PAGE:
Monthly Archives: February 2016

How to Catch a Tons of Snook

The best way to catch any fish is to figure out what they like. Snook like:

• Water temperatures between 70 and 82 degrees
• Structure
• Current
• Forage

Snook will die if the water temperature stays below 60 degrees for more than a couple of days and they prefer not to be in water hotter than 90 degrees. So a snook fisherman should focus on the sweet spot which is between 70 to about 82 degrees.

Snook like to lurk near structure. This structure can be dock posts, bridge pilings, a submerged tree, mangrove roots, rock piles… You get the idea. They are trying to find a place where they feel safe and where they can find something tasty to eat.

Snook are lazy. They like to wait for prey to come to them so they wait out of the current usually behind some sort of structure for an unsuspecting prey item to come their way. A snook has the capacity for a startling burst of speed to catch their prey. They also have a mouth similar to a five gallon bucket to fit amazingly large prey in their mouths.

Speaking of prey items; if you find a snook’s prey you will usually find a snook very nearby. Anytime a fisherman sees schools of fish like mullet, sardines, pilchards, glass minnows, or any other small fish it’s time to fish for a snook. They will most likely be watching the school for weak or injured fish to take out of the gene pool.

What are the best baits to use to catch a snook?

Now it’s time to talk about the best baits to use to catch a snook. They will readily take a dead bait fished on the bottom near any mangroves or structure that is to their liking. This fisherman’s best snook have been caught using dead bait. A nice chunk of lady fish, bluefish, mullet or pin fish will not likely be ignored by a hungry snook.

A snook will greedily devour a live pin fish, mullet, pilchard, lady fish, pig fish or just about any other fish that they can fit in their bucket mouths. These live baits can be presented underneath a float or free lined for best results.

The best artificial lure to catch a snook is hotly debated but my number one pick would have to be some sort of mullet imitation. This lure can be a top water mullet imitation or a suspending type of lure. They can be hard plastic or soft plastic. A hungry snook will not turn down a properly presented imitation mullet. Let’s get some lines wet!

Best Ways to Catch a Red Fish

vThe first step in targeting a specific species of fish is to know what they like. A red fish or red drum likes;

• Water temperatures between 70 through 85 degrees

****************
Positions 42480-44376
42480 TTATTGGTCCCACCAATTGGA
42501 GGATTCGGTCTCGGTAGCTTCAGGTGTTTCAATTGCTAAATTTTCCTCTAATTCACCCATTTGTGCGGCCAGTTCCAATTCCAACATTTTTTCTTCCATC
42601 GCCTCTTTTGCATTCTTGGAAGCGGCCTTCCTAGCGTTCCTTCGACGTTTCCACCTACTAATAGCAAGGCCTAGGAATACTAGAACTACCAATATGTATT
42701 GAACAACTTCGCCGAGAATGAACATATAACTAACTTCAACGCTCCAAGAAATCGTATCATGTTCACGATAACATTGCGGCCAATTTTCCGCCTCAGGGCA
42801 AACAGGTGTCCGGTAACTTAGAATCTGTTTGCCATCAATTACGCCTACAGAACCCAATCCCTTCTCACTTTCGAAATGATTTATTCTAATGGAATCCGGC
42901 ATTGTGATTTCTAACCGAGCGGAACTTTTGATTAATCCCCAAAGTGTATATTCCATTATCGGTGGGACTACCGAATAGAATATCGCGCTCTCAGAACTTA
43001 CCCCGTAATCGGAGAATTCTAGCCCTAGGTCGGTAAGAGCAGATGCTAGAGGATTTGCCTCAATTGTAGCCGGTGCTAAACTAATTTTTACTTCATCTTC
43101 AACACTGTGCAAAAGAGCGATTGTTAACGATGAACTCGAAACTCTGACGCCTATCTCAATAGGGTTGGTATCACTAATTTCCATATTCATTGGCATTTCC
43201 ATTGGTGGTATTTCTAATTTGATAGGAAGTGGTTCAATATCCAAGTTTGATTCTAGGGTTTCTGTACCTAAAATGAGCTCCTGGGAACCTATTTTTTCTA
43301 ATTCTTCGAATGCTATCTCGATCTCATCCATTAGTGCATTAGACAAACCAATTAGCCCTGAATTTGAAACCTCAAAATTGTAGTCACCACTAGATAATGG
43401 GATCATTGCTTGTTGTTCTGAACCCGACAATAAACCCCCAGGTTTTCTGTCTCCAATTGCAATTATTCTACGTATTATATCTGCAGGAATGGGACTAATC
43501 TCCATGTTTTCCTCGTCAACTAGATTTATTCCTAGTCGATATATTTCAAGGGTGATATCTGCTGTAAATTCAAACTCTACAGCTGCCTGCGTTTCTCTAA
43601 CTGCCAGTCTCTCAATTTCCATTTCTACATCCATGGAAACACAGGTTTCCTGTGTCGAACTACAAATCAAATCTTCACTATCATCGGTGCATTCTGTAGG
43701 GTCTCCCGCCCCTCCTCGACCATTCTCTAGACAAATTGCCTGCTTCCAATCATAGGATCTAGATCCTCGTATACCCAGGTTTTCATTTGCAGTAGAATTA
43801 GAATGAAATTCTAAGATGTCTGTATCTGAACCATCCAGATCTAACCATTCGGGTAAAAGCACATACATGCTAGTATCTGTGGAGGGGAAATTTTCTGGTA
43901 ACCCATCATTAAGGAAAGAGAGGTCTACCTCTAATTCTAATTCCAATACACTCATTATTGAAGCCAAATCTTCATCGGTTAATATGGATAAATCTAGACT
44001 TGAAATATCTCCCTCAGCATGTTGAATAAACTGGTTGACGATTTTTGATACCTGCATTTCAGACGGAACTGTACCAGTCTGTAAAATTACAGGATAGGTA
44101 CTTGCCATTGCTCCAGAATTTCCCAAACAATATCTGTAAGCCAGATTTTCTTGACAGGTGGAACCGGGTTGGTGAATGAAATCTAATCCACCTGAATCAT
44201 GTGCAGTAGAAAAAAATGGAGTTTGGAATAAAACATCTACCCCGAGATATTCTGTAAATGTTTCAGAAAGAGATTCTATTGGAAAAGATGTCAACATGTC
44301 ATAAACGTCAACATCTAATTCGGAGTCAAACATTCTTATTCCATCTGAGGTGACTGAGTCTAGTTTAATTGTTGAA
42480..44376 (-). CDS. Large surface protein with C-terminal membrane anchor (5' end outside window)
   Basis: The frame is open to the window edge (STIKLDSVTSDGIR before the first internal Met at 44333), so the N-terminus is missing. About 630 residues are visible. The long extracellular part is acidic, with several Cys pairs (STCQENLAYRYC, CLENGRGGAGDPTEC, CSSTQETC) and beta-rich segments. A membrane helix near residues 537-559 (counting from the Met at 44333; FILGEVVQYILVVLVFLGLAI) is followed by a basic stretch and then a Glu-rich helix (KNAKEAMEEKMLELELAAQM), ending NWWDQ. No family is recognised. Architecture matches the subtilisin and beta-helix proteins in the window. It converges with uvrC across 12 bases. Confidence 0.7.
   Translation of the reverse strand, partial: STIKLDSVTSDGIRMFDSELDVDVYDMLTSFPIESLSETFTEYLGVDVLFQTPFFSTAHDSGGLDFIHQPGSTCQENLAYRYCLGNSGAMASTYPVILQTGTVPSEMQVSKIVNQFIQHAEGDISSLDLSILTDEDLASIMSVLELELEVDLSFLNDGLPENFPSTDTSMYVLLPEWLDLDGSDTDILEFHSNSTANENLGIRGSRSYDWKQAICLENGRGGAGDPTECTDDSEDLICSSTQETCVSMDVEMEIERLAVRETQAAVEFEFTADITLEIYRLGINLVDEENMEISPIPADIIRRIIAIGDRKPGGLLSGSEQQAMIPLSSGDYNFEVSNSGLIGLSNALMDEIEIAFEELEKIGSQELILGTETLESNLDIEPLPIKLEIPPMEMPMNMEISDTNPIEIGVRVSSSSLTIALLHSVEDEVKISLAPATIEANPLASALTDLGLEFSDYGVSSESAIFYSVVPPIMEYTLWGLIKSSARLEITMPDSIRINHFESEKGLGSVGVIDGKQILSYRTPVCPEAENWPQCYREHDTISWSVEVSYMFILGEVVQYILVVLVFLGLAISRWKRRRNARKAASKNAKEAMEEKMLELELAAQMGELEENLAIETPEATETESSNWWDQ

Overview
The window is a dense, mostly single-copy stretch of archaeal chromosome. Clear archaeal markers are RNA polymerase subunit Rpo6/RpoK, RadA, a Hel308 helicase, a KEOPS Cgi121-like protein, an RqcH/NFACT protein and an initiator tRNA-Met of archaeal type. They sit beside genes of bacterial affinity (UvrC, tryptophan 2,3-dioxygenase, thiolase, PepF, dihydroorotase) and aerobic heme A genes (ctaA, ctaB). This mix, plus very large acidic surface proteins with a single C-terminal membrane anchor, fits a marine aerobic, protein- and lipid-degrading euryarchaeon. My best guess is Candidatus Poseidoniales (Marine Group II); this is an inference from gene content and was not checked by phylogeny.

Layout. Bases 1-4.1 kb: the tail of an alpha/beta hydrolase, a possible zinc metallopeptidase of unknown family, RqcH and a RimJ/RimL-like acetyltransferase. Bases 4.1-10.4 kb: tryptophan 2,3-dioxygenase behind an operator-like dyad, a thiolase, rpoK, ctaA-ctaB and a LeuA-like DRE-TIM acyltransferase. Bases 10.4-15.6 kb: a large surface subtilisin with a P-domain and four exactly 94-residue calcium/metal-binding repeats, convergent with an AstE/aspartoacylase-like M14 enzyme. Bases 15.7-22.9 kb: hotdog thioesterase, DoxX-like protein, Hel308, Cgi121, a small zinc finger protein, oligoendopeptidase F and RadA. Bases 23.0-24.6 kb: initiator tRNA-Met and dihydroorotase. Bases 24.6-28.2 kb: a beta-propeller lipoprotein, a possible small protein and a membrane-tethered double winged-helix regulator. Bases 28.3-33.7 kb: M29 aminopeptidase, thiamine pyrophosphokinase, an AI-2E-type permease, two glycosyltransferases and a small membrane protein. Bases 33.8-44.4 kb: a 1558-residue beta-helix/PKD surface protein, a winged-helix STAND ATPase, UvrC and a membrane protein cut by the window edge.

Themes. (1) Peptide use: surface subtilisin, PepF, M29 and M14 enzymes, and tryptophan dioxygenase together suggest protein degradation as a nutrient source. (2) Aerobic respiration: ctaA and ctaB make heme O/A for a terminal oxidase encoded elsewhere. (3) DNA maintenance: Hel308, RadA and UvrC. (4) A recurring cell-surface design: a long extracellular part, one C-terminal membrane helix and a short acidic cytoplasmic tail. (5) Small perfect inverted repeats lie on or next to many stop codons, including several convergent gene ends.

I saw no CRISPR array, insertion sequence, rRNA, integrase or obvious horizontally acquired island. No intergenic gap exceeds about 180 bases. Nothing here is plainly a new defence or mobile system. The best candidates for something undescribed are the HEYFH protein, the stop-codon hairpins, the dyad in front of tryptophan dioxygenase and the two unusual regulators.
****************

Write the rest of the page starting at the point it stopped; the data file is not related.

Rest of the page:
• Oyster bars
• Grass flats/mud flats
• Mangrove roots
• Abundant forage

Florida red fish seem to be most active and ready to eat when the water temperatures are between 70 and 85 degrees. They also seem to shut down their feeding when the water temperatures get below 60 degrees. So a fisherman should definitely carry a thermometer if they’re fishing from shore or a boat that doesn’t already have one.

Red drum like oyster bars. They will used their tough heads to move oyster clumps out of the way to get at the marine worms, shrimp and mud crabs that are usually under the big groups of oysters.

Another red drum haunt is grass flats. They love to forage for small fish, crabs and other crustaceans that hide in the sea grass. Large schools can be seen certain times of the year cruising the shallow grass flats around Florida. They also like to search mud flats for prey. Often they will be the first predators to venture up onto a mud flat but they will leave as soon as the first sharks appear.

In the more southerly parts of Florida, red fish can be found among the mangrove roots at high tide. They will pluck crabs, shrimp and small fish from among the roots whenever they get a chance.

Anytime a fisherman can find a red fish’s preferred prey items they can usually find red fish nearby. Large amounts of shrimp in the sea grass will undoubtedly draw the red fish in. Any large groups of fish like mullet, sardines, glass minnows, pilchards, pin fish… will also attract red fish.

The 3 best lures to catch a red drum depends upon the angler but this fisherman prefers;

• Scented plastics
• Gold spoons
• Spinner baits

Red fish have four nostrils which tells you that their olfactory system is very important to them. A stinky scented soft plastic is an excellent choice to catch a red fish with.

Gold spoons are very shiny and put out a lot of vibrations that are picked up by the lateral lines of fish. For some reason the gold spoons seem to work better than silver spoons for red drum.

A spinner bait is another great artificial lure to catch a red drum with. The spinner bait will put out a tremendous amount of vibrations attracting predators from quite a distance. The shine and movement of the spinner bait can be irresistible to red drums in shallow water.

Enjoy Deep Sea Fishing In Kona

dsvFishing for fun is a great activity. Whether you’re with friends or family you can be sure to enjoy yourself with a stress free fishing trip. You may even get a little competitive! The social bonding and exposure to nature are a few reasons to go shipping. But, maybe you are looking for something a little more… adventurous.